While the wearing of full-length swimsuits may be seen as subjugation, donning one in order to learn a vital life skill, which has long been and would otherwise be forbidden, is an important first step towards emancipation. Education — whether in or out of the water — serves as a springboard that provides women and girls with the empowerment and tools with which to claim their rights and challenge existing barriers.
The rate of drowning on the African continent is the highest in the world. Still, many community leaders have yet to warm up to the idea of women and girls learning to swim. The lessons challenge a patriarchal system that discourages women from pursuing activities other than domestic tasks. It is this tension between the freedom one feels in and under water and the limitations imposed upon Zanzibari women that is at the heart of this series.
Hemelliggaam (Afrikaans: Heavenly Body) or The Attempt To Be Here Now, is a visual exploration of the existential aspects of the human-environment-astronomy relationship. Inspired by South African Science Fiction writings, the project explores the interplay between scientific astronomical activity and everyday awareness of space through a contemporary lens. The project makes particular reference to Jan Rabie, one of the most existential and emblematic writers, who wrote the books 'Swart Ster oor die Karoo' (Black Star over the Karoo, 1957), Die Groen Planeet (The Green Planet, 1961) and 'Die Hemelblom' (Heaven Flower), 1971. The focus of the project is on communities, landscapes and objects located in the Western and Northern Cape, South Africa, where the sky is particularly impressive.
Something archaic radiates from the local community in connection with their science and technology needs, this project is exploring this concept through looking at forms of awareness that are already active and cultivating more awareness through conversations, participation and reflection.
“Hemelliggaam or The Attempt To Be Here Now” follows a deeply existential line, where the human beings (both the old and contemporary) through their own perception of the Universe is strongly connected with nature and the way it reveals itself.
The project has been shot on 120 Film Kodak
Plastic Crowns stems from the idea of taking a perceived “prestigious” ornament such as a royal or beauty pageant crown and turning it into an object that anyone can purchase and thus enthrone themselves. It is the constant reconception and reinvention of the self.
I explore beyond the tragic boundaries of what my grandmother would consider a “good woman”, probing stereotypical ideas of gender, sexual preference and related stigmas and their relevance in contemporary society. I am interested in how having multiple partners (balloons) can be an expression of choice as opposed to it being an indicator of low morality, based on societal conventions.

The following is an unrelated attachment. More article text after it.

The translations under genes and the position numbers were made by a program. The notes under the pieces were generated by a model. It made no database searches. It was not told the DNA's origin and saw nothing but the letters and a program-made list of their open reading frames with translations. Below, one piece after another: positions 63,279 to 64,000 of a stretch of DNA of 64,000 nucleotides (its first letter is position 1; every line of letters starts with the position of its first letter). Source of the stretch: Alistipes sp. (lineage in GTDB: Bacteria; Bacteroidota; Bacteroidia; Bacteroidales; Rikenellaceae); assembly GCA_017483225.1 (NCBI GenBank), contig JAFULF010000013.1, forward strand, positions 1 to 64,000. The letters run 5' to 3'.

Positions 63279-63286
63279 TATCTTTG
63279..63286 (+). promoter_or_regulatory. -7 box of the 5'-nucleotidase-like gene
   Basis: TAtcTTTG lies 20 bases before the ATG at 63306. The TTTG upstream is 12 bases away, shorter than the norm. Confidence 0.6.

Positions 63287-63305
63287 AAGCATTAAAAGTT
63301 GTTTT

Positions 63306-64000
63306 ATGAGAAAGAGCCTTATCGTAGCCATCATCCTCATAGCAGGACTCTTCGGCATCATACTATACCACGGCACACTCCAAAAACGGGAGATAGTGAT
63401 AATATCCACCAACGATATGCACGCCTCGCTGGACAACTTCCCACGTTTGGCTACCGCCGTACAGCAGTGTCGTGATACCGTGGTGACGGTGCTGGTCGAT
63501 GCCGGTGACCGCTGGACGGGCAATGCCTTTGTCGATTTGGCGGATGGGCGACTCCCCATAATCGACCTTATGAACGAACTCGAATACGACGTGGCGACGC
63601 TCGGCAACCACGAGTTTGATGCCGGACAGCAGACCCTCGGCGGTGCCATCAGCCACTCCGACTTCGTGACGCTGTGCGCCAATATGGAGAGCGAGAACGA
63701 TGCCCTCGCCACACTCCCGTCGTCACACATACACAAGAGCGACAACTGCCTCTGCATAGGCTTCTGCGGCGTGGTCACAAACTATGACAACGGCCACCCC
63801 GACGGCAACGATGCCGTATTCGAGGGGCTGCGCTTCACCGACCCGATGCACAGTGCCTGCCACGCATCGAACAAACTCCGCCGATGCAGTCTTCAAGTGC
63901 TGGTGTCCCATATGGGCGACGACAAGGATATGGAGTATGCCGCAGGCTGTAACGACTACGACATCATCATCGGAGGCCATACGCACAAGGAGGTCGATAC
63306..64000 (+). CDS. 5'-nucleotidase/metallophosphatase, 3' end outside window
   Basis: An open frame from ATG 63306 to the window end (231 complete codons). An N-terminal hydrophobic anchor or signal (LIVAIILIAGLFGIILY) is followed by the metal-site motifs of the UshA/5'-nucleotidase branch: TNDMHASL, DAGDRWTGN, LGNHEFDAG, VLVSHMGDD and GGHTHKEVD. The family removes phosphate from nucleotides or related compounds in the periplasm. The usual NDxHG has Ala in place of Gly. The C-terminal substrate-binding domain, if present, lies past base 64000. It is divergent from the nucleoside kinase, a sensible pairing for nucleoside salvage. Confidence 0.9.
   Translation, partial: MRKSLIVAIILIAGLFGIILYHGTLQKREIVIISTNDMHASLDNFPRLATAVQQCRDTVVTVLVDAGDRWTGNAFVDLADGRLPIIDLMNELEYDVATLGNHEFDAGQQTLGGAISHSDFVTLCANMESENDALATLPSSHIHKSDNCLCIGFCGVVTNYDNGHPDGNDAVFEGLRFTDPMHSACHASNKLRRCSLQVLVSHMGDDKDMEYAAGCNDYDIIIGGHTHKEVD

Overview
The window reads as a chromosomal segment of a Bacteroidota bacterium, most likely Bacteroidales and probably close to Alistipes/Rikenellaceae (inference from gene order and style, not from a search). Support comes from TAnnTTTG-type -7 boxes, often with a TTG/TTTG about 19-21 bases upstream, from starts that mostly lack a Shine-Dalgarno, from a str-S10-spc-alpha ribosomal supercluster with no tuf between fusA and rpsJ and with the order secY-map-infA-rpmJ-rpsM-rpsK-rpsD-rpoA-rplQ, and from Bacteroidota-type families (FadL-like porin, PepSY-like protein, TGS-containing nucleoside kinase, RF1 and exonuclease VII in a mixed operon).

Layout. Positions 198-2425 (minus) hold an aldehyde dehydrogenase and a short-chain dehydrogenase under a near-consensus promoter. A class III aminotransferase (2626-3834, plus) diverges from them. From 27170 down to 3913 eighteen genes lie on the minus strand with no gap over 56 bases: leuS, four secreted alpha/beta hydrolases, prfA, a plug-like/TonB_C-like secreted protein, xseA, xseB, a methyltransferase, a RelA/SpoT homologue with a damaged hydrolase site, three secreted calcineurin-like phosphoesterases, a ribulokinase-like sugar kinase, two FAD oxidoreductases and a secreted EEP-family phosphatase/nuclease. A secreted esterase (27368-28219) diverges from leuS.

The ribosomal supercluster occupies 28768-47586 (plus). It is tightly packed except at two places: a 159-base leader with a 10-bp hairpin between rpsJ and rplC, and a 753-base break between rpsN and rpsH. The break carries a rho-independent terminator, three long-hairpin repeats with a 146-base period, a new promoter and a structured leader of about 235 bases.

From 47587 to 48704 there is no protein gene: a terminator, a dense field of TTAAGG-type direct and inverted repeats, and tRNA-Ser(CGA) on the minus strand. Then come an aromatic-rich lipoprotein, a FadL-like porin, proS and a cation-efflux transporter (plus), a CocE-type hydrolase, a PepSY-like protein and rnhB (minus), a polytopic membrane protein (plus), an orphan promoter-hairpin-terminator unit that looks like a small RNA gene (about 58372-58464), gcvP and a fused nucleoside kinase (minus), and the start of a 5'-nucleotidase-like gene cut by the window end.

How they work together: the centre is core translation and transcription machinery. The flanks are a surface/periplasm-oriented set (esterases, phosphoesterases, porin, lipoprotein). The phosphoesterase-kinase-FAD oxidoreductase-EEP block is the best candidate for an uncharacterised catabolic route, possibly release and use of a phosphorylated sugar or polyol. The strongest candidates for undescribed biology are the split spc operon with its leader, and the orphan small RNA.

This body of work is a journey of self-discovery. Being raised by my grandmother who had stereotypical ideas of what it means to be a woman often left me feeling suffocated. I find it ironic that such ideas never worked out for her; I took photographs inside the house she received as a divorce settlement while she preached to me that time was running out for me to get married. My grandmother never understood photography so I would photograph in secret whenever she was at church or asleep.
Going through my family album and seeing how curated it was, I wanted to unveil the dysfunction and speak about what really happens behind closed doors.
I keep a journal regarding what I am going through internally, which is influenced by both memory and the present; how I remember the women in my family from my childhood and teenage years, and the realisation that what I took for strength at the time was actually survival.
Looking back it is ridiculous that women in my grandmother’s day would sneak off to the bathroom to hide the fact that they were smoking, but it’s also funny how the smell would escape through the doors and windows. I remember that smell.
Placing headscarves and a chiffon dress over my camera mimicked the feeling of film, but also allowed me to view the space differently, disrupted, which echoed what I already felt.
This work is me wrestling.
What if we allowed girls to sit with their legs open too.